Innocent by Swamburger

Somewhere, on the edge of consciousness, there is what I call a mythical norm, which each one of us within our hearts knows “that is not me.”

Audre Lorde, Sister Outsider
Is anything as strange as a normal person?
Is anyone as cruel as a normal person?
Waiting after school for you
They want to know if you
If you're normal too
Well, are you?
Are you?

I'm so confused, am I a normal person?
You know, I can't tell if I'm a normal person, it's true
I think I'm cool enough, but am I cruel enough?
Am I cruel enough, for you?

Normal Person by Arcade Fire

Normalcy was declared. (Normalcy was always a declaration.)

Arundhati Roy, The Ministry of Utmost Happiness

Still, it would be progress if we could acknowledge that there really is no such thing as “the normal child”: instead, there are children, with varying capabilities and varying impediments, all of whom need individualized attention as their capabilities are developed.

Martha C. Nussbaum, Frontiers of Justice

The normal was one of a pair. Its opposite was the pathological and for a short time its domain was chiefly medical. Then it moved into the sphere of—almost everything.

Ian Hacking, The Taming of Chance

The normal body, invented in the nineteenth century as a departure from the ideal body, has shifted over to a new concept: the normal ideal.

Lennard J. Davis, Enforcing Normalcy

Ian Hacking summed it up when he wrote that the word normal, with its attendant meanings, “whispers in your ear that what is normal is also all right.”

Normal Sucks: How to Live, Learn, and Thrive, Outside the Lines

You need to know that normal has a history. You may assume that this is a history of discovery—that somewhere, at some point, someone found out what was normal for human beings. And normal, and normal people, are often presented like that—as facts in the world. But that’s not true. That is a lie. It’s a lie that gives normal such power in our lives. And while normal has a history, it is not a history of discovery, but a history of invention. Normal hasn’t always been normal.

Normal Sucks: How to Live, Learn, and Thrive, Outside the Lines

What is average, however, is often called normal—and what is called normal becomes the norm.

Normal Sucks: How to Live, Learn, and Thrive, Outside the Lines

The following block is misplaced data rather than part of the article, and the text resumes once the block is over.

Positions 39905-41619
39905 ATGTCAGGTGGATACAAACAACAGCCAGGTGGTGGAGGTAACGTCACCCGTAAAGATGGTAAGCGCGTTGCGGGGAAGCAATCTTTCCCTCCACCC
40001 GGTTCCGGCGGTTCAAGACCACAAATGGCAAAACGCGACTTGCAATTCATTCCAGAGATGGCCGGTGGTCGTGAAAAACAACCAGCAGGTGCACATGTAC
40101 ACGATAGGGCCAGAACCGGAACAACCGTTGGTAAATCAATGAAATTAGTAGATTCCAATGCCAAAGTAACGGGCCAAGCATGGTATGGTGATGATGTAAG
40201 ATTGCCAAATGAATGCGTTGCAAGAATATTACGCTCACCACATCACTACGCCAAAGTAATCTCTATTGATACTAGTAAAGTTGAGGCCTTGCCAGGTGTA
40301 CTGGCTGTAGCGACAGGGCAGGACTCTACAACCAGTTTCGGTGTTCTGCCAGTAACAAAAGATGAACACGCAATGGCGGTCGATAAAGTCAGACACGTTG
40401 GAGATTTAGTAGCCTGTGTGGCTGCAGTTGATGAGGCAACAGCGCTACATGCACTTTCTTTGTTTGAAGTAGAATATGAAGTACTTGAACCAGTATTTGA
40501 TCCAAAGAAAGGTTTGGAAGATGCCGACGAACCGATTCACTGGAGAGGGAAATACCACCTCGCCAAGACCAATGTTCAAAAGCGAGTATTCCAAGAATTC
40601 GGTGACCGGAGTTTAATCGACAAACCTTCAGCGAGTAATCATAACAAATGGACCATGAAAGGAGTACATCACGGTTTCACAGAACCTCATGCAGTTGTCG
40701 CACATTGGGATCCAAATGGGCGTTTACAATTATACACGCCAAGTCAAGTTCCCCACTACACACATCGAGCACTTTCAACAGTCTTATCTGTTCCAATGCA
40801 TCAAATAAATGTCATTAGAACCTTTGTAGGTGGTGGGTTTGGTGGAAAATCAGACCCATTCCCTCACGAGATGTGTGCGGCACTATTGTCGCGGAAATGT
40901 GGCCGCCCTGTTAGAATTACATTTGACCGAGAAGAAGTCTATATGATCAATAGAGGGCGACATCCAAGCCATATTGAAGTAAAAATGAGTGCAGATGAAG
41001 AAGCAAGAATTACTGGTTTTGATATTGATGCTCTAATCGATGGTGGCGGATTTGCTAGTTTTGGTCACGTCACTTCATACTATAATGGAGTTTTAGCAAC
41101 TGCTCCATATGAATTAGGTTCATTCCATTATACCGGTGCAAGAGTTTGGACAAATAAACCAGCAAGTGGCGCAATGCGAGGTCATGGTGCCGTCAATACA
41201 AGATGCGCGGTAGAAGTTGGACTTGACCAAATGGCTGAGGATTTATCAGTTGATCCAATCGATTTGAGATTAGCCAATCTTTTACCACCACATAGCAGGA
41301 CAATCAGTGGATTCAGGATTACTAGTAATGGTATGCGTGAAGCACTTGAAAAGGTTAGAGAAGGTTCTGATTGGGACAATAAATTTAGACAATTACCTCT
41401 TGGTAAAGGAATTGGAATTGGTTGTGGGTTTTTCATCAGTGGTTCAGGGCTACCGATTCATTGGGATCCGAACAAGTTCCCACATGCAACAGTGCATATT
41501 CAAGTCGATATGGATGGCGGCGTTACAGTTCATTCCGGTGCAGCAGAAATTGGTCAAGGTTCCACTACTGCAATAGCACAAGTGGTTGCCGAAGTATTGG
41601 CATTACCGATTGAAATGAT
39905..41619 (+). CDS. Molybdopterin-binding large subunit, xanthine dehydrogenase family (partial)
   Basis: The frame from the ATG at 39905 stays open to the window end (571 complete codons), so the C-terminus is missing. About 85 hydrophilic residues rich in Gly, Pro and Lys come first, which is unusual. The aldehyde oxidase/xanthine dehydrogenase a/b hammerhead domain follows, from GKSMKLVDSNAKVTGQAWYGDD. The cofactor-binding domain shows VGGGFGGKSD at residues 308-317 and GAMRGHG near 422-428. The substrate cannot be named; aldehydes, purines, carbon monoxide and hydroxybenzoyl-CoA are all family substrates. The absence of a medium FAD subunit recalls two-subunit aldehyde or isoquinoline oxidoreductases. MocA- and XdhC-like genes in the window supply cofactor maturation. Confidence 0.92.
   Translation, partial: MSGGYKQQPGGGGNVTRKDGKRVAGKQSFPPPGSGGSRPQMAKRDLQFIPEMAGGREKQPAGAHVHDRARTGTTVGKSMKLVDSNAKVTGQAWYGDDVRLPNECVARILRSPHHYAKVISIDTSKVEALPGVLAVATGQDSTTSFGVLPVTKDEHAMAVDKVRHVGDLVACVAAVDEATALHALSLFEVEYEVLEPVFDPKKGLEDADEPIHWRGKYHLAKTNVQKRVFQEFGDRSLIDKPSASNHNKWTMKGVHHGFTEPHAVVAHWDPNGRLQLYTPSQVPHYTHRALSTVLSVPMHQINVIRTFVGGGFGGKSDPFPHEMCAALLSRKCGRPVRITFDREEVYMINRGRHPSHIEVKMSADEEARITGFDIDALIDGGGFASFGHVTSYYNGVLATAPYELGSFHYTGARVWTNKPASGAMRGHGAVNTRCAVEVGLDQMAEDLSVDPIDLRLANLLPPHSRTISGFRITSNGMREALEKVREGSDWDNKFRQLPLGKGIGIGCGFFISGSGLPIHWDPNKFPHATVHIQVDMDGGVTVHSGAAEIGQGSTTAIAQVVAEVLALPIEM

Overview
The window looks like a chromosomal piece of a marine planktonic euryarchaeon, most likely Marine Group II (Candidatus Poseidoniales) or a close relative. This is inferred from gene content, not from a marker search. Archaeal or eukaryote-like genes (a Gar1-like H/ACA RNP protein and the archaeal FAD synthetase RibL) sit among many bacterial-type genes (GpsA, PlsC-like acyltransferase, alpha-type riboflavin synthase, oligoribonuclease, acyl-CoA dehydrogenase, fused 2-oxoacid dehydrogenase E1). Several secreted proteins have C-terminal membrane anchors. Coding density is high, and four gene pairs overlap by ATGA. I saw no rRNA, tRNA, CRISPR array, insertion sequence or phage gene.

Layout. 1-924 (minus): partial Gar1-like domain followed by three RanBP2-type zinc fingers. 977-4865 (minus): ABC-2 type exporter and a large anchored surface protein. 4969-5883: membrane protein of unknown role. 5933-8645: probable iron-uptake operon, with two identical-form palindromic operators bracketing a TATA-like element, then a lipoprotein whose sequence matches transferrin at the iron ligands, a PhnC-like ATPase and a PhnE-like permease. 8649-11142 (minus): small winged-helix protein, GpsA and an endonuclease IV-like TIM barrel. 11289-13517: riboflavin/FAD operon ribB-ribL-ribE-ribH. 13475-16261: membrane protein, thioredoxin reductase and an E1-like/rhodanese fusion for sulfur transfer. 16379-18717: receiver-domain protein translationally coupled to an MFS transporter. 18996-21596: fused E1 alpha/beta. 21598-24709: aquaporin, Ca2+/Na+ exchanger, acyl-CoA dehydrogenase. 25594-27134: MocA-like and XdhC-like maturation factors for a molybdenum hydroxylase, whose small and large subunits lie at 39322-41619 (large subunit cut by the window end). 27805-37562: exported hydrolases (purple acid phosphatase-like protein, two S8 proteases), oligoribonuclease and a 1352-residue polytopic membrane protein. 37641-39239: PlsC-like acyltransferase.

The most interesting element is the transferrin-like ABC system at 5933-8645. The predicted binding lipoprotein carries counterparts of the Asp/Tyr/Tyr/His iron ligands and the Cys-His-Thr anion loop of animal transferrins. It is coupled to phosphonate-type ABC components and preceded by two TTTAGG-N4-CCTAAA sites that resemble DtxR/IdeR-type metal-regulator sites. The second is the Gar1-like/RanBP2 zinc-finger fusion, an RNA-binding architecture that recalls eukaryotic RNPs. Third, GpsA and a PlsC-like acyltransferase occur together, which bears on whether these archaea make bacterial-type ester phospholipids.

You are normal if your behavior, appearance, and background are the dominant culture. You are normal if you fit into this culture and are therefore deemed normal by the school, the church, the town, the doctor, the professor. Normal is what works in society’s norms. This is a whole new tautology—normal is what is called normal by people who are considered normal.

What a mess the twentieth century made out of normal.

Normal Sucks: How to Live, Learn, and Thrive, Outside the Lines

Since almost everyone tries to appear as “normal” as possible, those who appear clearly “abnormal” according to their society’s standards are constant reminders to those who are currently measuring up that they might slip outside the standards.

Susan Wendell, The Rejected Body

Normal has always been propped up by and constructed on the bodies and lives of the not normal. And to be on the bottom of that pile, to be the negation of normal that is its foundation, is to not just differ from normal; it is to be normal’s opposite—abnormal—which is false and wrong.

Just because normal isn’t a fact doesn’t mean it hasn’t been used to dehumanize people with differences. But it doesn’t have to be this way. Like normal, abnormal has a history, not of discovery but of invention. As you make your life, you need to know this history and the process and systems of normalization that have turned natural differences among humans into abnormalities to be diagnosed, categorized, and then of course, corrected. You are round pegs, as we all are, and no matter how much I try, I can’t protect you from the relentless message that you must fit the square hole.

Normal Sucks: How to Live, Learn, and Thrive, Outside the Lines